Wednesday January 14th, 2004 – Ron and I had visited Gualeguaychu with our Australian friends Colleen (the “Answer Goddess”) and Gary two years before. The town of Gualeguaychu has a “Carnaval” every year in the summer months of January and February that is quite amazing. It’s a little town about 225 kilometers north of Buenos Aires. I have never been to Carnaval in Rio de Janeiro or in New Orleans, but I can’t imagine anything more spectacular then the show they put on in Gualeguaychu. http://www.carnaval.gualeguaychu.net/
We were considering taking Frank to the show, but now that he wasn’t coming Ron asked me if I still wanted to go, “HELL YES I WANT TO GO!” At first we checked the local tourist agencies to get a package deal, but the prices were outrageous. I told Ron, “Let’s just rent a car and go there and find our own place to stay and tickets.” The first time we visited with Gary and Colleen we just drove up the day of the parade and got front row tickets and a place to stay with no problems. It’s a small town with only a few hotels but many local folks rent rooms in their home for the weekend to visitors. I don’t really like going anywhere without reservations, but I figured we’d be ok. We asked our friends Russell and Alberto if they wanted to go with us and they readily agreed.
Saturday January 24th, 2004 – Ron picked up the rental car at 8 am and we drove to pick up Alberto for Carnaval. I was a little hesitant about driving in the city since the drivers are all so crazy here and I’ve never driven in the city, but since it was early morning on a weekend, it wasn’t too nerve racking.
When we arrived at Alberto’s apartment, he was waiting on the sidewalk for us with his overnight bag. As we headed over to pick up Russell, Alberto said he woke up at 5:30 am and couldn’t get back to sleep because he was excited about the trip which made it seem special because even though Alberto is Argentine he has never been to Gualeguaychu.
We picked up Russell and headed off to Gualeguaychu! It was only about 2.5 hours to get there and as we turned off the main highway to the city of Gualeguaychu there were many tourist information booths alongside the road. We stopped to get a map and some information on places to stay, the few hotels in the city were all full, but there were many people along side the road with signs to rent rooms so we weren’t too worried about finding a place.
We found the place where we had previously bought tickets for the show, but unfortunately there were no front row seats left, the front row are great because the dancers come right up to you. There are bleachers in the back that are the cheapest seats, then along the path the parade follows are tables that you can reserve where they serve you food and drinks, our tickets were several rows back from the parade center but still assured a good view of the parade.
As I turned from the ticket booth I saw Russell speaking with a woman, Russell has only lived in Buenos Aires about 18 months but has been taking intensive Spanish classes and has a natural ability for learning languages (of which I have none) and has become quite fluent in Spanish. He told us that this woman has a house to rent for the night for 100 pesos that can accommodate 6 people (about $35 USA), this sounded like a great deal so we piled in the car and she took us to the residence.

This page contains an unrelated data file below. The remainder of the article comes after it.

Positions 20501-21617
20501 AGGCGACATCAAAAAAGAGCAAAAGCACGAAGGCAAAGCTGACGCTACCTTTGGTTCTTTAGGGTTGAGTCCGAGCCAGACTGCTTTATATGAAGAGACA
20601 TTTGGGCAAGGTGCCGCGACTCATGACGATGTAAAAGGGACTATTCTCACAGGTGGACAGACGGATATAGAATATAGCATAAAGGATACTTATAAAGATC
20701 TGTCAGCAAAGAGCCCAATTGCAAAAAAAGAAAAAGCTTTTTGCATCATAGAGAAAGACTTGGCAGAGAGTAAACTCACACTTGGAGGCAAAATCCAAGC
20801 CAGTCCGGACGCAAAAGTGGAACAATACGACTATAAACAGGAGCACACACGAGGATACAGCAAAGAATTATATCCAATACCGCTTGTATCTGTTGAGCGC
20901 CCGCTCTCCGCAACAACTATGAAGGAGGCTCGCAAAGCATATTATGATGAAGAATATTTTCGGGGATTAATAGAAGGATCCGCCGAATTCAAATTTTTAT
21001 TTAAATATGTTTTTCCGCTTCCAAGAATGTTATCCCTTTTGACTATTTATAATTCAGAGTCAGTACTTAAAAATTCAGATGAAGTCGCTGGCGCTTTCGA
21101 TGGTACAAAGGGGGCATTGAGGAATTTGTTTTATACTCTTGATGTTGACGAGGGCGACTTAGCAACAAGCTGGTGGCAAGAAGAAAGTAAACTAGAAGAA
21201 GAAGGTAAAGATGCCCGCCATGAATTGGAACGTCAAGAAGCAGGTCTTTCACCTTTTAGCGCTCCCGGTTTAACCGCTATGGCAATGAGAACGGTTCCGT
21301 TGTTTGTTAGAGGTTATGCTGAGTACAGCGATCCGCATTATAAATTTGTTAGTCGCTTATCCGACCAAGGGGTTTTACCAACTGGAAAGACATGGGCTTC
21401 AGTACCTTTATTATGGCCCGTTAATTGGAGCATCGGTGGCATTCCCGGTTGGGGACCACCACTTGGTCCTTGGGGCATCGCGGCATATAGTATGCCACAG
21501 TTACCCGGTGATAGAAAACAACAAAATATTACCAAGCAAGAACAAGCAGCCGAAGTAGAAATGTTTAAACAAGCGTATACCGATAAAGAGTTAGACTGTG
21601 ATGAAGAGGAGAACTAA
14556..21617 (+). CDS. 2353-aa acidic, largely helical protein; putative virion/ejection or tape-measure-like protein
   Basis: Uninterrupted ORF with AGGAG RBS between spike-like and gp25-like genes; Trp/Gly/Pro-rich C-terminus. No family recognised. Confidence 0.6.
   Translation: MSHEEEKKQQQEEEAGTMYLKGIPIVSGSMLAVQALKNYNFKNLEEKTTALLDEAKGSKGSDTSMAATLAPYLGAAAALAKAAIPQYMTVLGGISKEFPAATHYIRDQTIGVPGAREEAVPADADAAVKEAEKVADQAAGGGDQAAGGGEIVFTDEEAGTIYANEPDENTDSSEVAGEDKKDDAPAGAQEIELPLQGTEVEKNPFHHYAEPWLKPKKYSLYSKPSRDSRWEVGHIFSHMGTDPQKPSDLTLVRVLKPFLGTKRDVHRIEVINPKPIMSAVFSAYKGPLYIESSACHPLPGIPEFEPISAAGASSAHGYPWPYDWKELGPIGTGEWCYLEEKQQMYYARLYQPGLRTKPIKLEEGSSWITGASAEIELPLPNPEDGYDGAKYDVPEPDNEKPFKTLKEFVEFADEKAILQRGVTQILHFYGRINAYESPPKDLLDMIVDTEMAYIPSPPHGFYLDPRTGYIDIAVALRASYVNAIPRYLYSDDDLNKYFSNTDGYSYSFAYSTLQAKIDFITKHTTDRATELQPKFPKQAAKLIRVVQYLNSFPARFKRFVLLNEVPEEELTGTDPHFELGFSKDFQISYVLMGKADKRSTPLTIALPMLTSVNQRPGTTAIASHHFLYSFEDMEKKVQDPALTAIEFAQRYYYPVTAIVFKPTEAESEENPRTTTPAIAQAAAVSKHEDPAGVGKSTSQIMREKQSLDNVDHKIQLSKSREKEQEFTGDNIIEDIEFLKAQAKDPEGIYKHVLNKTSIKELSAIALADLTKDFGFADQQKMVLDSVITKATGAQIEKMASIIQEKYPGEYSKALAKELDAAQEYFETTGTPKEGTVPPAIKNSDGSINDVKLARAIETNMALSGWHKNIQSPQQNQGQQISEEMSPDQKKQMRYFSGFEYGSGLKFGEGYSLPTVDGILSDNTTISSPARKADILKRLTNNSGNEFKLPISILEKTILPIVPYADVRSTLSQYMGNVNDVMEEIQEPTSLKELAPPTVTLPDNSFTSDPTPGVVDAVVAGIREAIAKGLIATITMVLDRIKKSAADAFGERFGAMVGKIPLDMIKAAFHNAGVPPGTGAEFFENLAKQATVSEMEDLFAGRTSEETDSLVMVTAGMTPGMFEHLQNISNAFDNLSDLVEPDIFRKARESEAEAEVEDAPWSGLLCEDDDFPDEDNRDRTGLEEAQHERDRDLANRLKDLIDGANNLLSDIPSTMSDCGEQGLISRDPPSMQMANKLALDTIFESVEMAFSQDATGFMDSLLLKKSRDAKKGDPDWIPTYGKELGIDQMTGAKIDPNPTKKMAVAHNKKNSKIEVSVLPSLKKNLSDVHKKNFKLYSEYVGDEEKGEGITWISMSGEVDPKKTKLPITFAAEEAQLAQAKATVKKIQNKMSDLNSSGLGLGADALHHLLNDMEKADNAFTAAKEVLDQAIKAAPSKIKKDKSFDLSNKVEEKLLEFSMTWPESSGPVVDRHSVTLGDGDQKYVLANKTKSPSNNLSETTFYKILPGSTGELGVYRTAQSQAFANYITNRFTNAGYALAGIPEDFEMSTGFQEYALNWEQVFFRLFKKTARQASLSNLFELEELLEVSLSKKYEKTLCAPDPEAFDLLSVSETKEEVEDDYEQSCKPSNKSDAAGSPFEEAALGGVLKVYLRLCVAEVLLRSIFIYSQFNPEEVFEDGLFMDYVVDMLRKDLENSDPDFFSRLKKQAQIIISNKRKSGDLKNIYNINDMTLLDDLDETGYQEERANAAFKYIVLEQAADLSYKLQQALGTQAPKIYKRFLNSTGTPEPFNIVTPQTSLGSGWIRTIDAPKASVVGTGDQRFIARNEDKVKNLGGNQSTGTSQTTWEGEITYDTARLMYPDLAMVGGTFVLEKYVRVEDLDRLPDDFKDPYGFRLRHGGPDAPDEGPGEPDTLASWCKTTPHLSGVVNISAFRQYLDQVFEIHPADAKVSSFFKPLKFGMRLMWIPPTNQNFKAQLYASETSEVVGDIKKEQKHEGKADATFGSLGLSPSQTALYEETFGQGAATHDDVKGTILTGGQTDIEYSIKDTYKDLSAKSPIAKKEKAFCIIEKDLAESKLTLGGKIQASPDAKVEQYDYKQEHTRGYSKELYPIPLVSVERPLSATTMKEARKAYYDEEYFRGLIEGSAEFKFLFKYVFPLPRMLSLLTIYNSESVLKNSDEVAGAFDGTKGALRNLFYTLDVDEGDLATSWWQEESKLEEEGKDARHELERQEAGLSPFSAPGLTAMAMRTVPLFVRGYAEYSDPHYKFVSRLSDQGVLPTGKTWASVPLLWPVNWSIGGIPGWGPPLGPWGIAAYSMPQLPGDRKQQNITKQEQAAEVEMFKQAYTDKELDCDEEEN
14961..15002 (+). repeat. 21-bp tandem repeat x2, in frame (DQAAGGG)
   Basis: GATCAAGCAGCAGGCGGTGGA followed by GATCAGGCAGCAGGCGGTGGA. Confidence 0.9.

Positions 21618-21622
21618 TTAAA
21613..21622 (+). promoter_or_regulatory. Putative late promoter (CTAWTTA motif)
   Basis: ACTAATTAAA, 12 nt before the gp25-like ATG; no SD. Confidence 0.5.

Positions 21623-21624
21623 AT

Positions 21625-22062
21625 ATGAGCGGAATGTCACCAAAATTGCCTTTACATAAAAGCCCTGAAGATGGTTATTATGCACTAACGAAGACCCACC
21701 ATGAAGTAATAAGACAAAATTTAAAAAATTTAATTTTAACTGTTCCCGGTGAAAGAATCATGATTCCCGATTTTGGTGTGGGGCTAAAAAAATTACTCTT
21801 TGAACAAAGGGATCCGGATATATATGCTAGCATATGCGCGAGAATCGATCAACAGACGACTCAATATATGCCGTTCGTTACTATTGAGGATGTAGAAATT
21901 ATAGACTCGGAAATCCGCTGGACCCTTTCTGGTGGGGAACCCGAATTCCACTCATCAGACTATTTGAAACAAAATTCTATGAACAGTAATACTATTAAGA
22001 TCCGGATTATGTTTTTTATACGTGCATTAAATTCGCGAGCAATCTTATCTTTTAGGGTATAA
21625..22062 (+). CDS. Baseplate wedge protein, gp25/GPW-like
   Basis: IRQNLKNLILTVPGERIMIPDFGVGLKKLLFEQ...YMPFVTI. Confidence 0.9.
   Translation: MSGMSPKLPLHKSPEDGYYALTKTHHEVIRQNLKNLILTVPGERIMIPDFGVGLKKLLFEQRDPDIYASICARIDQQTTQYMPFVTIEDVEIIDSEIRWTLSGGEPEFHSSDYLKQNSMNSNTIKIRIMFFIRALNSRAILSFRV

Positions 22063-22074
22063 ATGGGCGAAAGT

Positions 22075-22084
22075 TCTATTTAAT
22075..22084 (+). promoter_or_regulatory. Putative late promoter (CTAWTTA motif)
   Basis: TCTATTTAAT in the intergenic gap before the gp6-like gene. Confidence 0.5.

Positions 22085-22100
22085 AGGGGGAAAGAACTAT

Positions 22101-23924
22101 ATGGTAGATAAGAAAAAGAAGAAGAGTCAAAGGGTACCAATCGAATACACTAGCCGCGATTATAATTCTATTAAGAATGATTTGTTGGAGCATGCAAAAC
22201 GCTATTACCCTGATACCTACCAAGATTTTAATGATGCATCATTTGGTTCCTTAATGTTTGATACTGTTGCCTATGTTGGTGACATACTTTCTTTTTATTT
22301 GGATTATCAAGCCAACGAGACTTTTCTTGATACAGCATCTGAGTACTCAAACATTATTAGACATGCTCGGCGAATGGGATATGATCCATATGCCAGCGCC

Unfortunately, the place had already been rented but she said she “represented” several properties and she would be sure to find us a place. This IS Argentina, it’s all about who you know, that’s for sure!
The second house was available for 120 pesos a night ($42 USA). The woman jotted down our names and our passport numbers and then picked up her pet parakeet in a cage and told her kids to turn off the TV and follow her. I felt kind of bad, the kids were coloring in their coloring books watching cartoons and here the mother was saying, “Come on, time to go!” I asked her where she was going and she said, “To my mother’s house, this is how we make extra money by renting our home on weekends during Carnaval!” I just shrugged and figured, well…, that’s what you do here, rent your home for one night a weekend for a few extra pesos.
By then it was about 1 pm in the afternoon so we dropped our bags and headed down the street to find a placed to have lunch, we walked along and decided on a regular neighborhood joint. Alberto talked to the guy in quick Spanish and soon a huge ice cold bottle of beer arrived. I asked, “Did we order yet?”, “Sure!” Alberto assured us. Soon a table side parrilla grill of meats arrived, YUMMY, we ordered another beer to quench our thirst and enjoy the meal.
Alberto had ordered the traditional parrilla BBQ lunch which is the national style of grilled meats in Argentina. This includes all sorts of meats, but also organ meats, Ron and I love all this stuff, but Russell poked a few of the “tubes” around and said, “I don’t do tubes”, they’re some kind of intestine, and actually I really don’t want to know what they are, I love it all, but if I get too many details I may not eat it!
Yummmm! HEY, that's my morcilla!!
After lunch Russell said he really wanted to crash in a park and take a little nap.
Ron, Alberto and I were set to do some walking to work off the lunch and we found a boat that does a one hour cruise for 6 pesos ($2 USA) on the river. This sounded like a great way to spend an hour. The boat was enjoyable as we cruised along and it felt good to ride on the river, sun on our faces.
After the ride we found Russell sleeping in a park and went back to the house to relax before the show. We went out for dinner, more grilled meats, YUMMY, and then off to the show.
The show started about 10:30 pm and lasted until 3 am.
Tuesday January 27th, 2004 – Ignacio introduced me to a new friend Pedro at the gym. Pedro is studying English and really wants to have someone to practice with. He asked Ignacio if he would help him out and I’m sure Ignacio was saying to himself, “What’s in it for me?” He figured Pedro and I could study English and Spanish together and we would both benefit so he introduced him to me.
This is actually how I originally met Alberto and it has turned out into a great friendship. So now, Pedro is coming over twice a week to our apartment and we speak English and Spanish for an hour and a half and then head off to the gym together.